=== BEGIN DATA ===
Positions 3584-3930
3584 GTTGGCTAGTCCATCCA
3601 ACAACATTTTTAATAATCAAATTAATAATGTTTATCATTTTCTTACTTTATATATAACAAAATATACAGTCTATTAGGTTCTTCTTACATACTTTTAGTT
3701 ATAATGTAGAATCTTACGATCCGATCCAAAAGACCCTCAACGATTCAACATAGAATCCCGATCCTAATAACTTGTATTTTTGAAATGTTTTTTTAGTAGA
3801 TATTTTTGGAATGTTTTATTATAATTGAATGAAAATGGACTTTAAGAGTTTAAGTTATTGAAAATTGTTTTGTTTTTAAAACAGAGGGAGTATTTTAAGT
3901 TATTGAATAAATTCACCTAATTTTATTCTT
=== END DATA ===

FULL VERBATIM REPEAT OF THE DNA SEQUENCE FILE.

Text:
Positions 3584-3930
3584 GTTGGCTAGTCCATCCA
3601 ACAACATTTTTAATAATCAAATTAATAATGTTTATCATTTTCTTACTTTATATATAACAAAATATACAGTCTATTAGGTTCTTCTTACATACTTTTAGTT
3701 ATAATGTAGAATCTTACGATCCGATCCAAAAGACCCTCAACGATTCAACATAGAATCCCGATCCTAATAACTTGTATTTTTGAAATGTTTTTTTAGTAGA
3801 TATTTTTGGAATGTTTTATTATAATTGAATGAAAATGGACTTTAAGAGTTTAAGTTATTGAAAATTGTTTTGTTTTTAAAACAGAGGGAGTATTTTAAGT
3901 TATTGAATAAATTCACCTAATTTTATTCTT